Saw this on twitter:

MC挟んでいいなら♪( ´▽`)RT @miri_sid: @mao_sid マオくんは全曲連続で歌えますか?(^-^)

Can't find the Japanese definition of MC anywhere. What does that say?

3 Answers 3


MC in Japanese nowadays most commonly means a talk (by a singer) in between songs at a (pop) concert. It is a 和製英語 (wasei-eigo) under this meaning. It seems to have derived from the phrase 'master of ceremony'. In a broader context, it simply means a talk at some event.

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    MC is not 和製英語. It's been around for quite a while in English. wordswarm.net/dictionary/emcee.html
    – istrasci
    Commented Jul 25, 2011 at 1:35
  • I think it's also the title given to the singer of a rap/hip-hop band. The MC has the mic, as opposed to the DJ who has the turntables (or computer, nowadays).
    – Axioplase
    Commented Jul 25, 2011 at 1:43
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    It's 和製英語 in the sense that Sawa is describing it, since no native English speaker would describe between-song banter as MC'ing.
    – moai-kun
    Commented Jul 25, 2011 at 2:31
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    @moai-kun - MC is still used native English but its usage depends upon where you are, in some native English speaking countries it has fallen out of use were as in others is of limited use to concert performances.
    – user51
    Commented Jul 27, 2011 at 13:56
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    I'm with @moai-kun here. I have both used MC and heard MC being used before in Japan in both it's English meaning and 和製英語 meaning. It has been used in both the US and Australia at the least in my experience, but to MC an event (something I have done here in Japan as an MC - the same meaning as the English word) is the normal use I have seen in Japan. However, in terms of live, one band concerts though, the MC is usually the band and the banter they do in most cases could be considered 和製英語-fied MC-ing. At my company business meetings, the announcer is called the MC (the same as English) also. Commented Mar 17, 2015 at 0:47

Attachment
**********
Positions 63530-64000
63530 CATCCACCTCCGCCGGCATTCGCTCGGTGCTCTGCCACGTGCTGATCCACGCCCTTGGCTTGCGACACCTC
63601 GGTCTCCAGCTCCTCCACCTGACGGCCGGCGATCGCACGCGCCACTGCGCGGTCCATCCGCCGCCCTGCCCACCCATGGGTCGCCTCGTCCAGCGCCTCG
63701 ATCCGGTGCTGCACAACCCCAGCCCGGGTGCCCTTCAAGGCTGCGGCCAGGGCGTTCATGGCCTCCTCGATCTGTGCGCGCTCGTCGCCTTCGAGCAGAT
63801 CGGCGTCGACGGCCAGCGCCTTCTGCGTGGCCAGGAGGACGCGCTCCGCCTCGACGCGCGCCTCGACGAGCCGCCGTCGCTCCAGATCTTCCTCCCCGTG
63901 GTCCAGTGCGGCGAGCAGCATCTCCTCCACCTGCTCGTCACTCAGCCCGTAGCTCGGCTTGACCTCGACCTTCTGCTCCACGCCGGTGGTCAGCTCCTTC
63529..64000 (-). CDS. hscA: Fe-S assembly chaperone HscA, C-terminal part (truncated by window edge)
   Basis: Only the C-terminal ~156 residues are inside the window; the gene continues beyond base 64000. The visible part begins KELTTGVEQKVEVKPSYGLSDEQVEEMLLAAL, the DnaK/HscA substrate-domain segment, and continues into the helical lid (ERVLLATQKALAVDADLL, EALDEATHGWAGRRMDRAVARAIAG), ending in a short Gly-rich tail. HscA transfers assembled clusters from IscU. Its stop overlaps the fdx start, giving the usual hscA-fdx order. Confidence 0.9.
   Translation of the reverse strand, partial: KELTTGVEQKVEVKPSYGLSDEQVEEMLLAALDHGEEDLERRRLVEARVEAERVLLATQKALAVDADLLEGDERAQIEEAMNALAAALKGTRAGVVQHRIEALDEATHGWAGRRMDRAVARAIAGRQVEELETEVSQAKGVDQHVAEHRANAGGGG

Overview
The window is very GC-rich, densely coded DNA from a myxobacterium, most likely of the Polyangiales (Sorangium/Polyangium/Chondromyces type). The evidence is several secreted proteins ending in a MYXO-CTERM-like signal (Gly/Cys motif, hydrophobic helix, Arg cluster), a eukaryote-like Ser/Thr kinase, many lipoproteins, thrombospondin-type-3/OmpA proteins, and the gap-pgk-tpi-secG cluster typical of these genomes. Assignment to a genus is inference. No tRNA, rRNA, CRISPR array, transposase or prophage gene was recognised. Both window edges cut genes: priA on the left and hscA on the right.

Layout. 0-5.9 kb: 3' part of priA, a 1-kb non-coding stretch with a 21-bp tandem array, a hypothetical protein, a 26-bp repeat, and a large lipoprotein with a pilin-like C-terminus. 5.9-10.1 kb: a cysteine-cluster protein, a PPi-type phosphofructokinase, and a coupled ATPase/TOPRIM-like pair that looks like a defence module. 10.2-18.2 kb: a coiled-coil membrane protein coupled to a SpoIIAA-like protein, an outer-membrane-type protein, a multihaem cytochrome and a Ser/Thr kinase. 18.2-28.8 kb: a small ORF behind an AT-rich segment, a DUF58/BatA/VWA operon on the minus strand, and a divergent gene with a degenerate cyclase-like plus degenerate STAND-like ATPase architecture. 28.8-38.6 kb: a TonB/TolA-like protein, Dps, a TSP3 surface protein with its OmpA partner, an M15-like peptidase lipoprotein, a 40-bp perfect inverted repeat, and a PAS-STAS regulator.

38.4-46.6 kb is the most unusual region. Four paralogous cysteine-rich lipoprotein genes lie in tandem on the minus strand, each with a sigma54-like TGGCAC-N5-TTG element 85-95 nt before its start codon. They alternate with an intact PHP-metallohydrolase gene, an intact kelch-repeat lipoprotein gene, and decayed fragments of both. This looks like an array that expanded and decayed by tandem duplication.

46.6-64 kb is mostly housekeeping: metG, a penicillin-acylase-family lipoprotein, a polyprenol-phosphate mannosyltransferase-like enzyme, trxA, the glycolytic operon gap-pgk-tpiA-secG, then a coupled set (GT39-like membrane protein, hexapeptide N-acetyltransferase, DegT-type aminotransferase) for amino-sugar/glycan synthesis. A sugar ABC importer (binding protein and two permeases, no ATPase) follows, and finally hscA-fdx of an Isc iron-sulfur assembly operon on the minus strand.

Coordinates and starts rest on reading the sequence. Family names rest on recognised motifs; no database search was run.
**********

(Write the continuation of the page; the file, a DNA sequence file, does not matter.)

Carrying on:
In hip hop or dubstep events, the MC is the person rapping using the microphone, besides the DJ. I have used the term only in Japan, but it seems to exist in other countries as well:

In the 1970s and 1980s, the term MC (short for Master of Ceremonies, and sometimes misrendered emcee) was generally associated with what is now called rapping in hip hop music. MC has also sometimes been reported to stand for Microphone Controller, but this appears to be a backronym. This uncertainty over the letters' expansion may however be evidence to the ubiquitousness of the acronym: the full Master of Ceremonies is very rarely (if ever) used in the rap scene.

There are a lot of small parties in Tokyo with open MC where anybody can take the microphone and rap in accordance with the DJ.

  • That's right. There is a famous rapper called MC Hammer.
    – user458
    Commented Jul 25, 2011 at 2:51
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    As pointed out in the comments to @sawa's answer, "MC" is a well-established English word that predates its rap/hip-hop meaning by a good margin (the same way DJs used to be primarily people who would put on discs and introduce the next part of a radio program)... Its Japanese meaning is, until proven otherwise, roughly identical...
    – Dave
    Commented Jul 25, 2011 at 21:30

In English, MC means "Master of Ceremony" -- not just a person talking, but the MAIN person doing the talking to the audience at any live event, not just musical. The MC is kind of like the "announcer" for an event but an MC is typically someone the live audience can see whereas an announcer may just be a voice over a loudspeaker. Also the MC does not just announce the performances but does other talking like interviewing performers, generating crowd excitement, and giving the audience additional information related to the performance. There can be more than one MC at an event if two or more people are fulfilling that role. The MC is not typically performing in the event. The MC typically has a certain notoriety and brings some of their own personality to the event.

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    The question asks what MC means in Japanese. The point of the question is that it has a different meaning from what it means in English! Commented Jul 6, 2012 at 0:32
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    I think this answer was submitted as a response to the rather remarkable level of confusion over the MC term in the comment thread under sawa's answer. I agree it doesn't actually talk about the the Japanese adaptation of the word, but it does actually explain the word's origins.
    – jkerian
    Commented Jul 9, 2012 at 18:54
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    @jkerian: If that is the intent of this post, it should be clearly stated that this is not an answer to the question being asked. Commented Jul 14, 2012 at 23:15

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